Hamilton family safe from eviction by Housing NZ

By Belinda Feek, Simon Collins

A Hamilton state house tenant who was facing eviction with two disabled adult children will now be able to stay in her house after Work and Income paid her rent arrears this morning.

Angela Eastham, 49, who was due to be evicted from her Chartwell state house this Friday, was called in to see the assistant manager at Work and Income's Five Cross Roads Hamilton East office after the Herald reported on her case today.

READ MORE:
Housing NZ evicts Hamilton families

"They saw it this morning. They said they didn't know any of the stuff going down," Ms Eastham said.

"They have paid $3000 to Housing NZ. I was very surprised."

Her advocate, Graham McCready, had earlier threatened to launch a private prosecution against Housing NZ officials who last week told a Tenancy Tribunal hearing that Ms Eastham owed $3011 in rent arrears.

He said the officials ought to have known that Ms Eastham had been unemployed for three months, so her rent, which is set at 25 per cent of her income, should have been reduced from $332 to $62 a week.

The Residential Tenancies Act provides a penalty of up to three years in jail for anyone who "makes any assertion as to a matter of fact, opinion, belief, or knowledge knowing that assertion to be false and intending thereby to mislead the tribunal".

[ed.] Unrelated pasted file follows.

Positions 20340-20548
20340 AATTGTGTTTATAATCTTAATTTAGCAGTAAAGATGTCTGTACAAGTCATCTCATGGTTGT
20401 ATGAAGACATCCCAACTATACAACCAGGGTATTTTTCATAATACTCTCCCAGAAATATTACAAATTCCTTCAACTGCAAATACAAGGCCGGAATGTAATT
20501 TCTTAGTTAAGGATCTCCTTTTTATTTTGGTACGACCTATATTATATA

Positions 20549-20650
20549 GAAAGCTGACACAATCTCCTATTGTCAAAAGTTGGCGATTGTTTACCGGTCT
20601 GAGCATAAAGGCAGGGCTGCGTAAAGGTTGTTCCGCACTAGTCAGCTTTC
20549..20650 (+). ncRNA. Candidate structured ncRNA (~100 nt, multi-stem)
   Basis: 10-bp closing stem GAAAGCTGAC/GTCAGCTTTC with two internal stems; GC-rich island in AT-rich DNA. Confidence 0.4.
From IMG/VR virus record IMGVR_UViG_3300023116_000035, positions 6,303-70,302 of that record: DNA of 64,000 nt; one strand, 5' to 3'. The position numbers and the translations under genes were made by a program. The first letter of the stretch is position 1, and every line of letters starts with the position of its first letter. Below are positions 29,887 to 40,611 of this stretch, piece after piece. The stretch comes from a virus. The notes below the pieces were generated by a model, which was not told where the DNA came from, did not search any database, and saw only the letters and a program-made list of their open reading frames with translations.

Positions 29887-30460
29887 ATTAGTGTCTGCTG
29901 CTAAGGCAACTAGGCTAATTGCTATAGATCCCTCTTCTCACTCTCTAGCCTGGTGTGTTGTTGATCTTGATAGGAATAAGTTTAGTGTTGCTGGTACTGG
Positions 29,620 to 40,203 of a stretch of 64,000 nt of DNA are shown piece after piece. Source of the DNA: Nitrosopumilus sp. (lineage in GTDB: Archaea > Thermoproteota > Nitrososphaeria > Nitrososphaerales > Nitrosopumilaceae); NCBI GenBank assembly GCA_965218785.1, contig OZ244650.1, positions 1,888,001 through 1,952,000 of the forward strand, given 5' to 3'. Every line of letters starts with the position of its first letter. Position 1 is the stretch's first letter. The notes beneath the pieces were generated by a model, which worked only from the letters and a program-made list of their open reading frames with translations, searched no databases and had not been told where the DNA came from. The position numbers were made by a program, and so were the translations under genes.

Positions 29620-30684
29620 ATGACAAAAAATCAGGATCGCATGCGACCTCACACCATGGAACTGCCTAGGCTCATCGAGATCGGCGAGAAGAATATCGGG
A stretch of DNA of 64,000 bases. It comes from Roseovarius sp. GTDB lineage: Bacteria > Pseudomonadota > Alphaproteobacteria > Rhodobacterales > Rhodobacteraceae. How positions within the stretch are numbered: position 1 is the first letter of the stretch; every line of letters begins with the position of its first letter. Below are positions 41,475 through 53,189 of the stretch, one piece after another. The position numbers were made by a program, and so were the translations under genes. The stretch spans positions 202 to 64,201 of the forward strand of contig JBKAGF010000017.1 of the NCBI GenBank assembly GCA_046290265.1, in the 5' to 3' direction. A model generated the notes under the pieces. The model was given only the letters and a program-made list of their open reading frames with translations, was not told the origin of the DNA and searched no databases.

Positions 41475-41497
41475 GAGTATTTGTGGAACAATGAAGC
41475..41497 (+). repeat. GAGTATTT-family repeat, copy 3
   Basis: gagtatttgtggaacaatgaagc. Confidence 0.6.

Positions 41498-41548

Mr McCready said he would still serve the prosecution notice "to put them on notice for next time", but would not take it any further because Ms Eastham could now stay in her home.

"We have won, basically," he said.

Ms Eastham, who suffers multiple sclerosis and also has a bad chest infection which has affected her voice, said she did not tell Work and Income when her truck-driving job ended because she kept getting pushed backwards and forwards between Work and Income and Housing NZ.

"I was getting pushed this way by one and that way by the other," she said. "I just gave up, to be honest. I was sick, I was tired."

She said Work and Income this morning also told her that they might be able to find her another truck-driving job.

"I drove trucks for 14 or 15 years," she said. "I'll make sure I'm well enough."

- NZ Herald

Get the news delivered straight to your inbox

Receive the day’s news, sport and entertainment in our daily email newsletter

SIGN UP NOW

© Copyright 2016, NZME. Publishing Limited

Assembled by: (static) on production bpcf02 at 28 Sep 2016 02:54:29 Processing Time: 675ms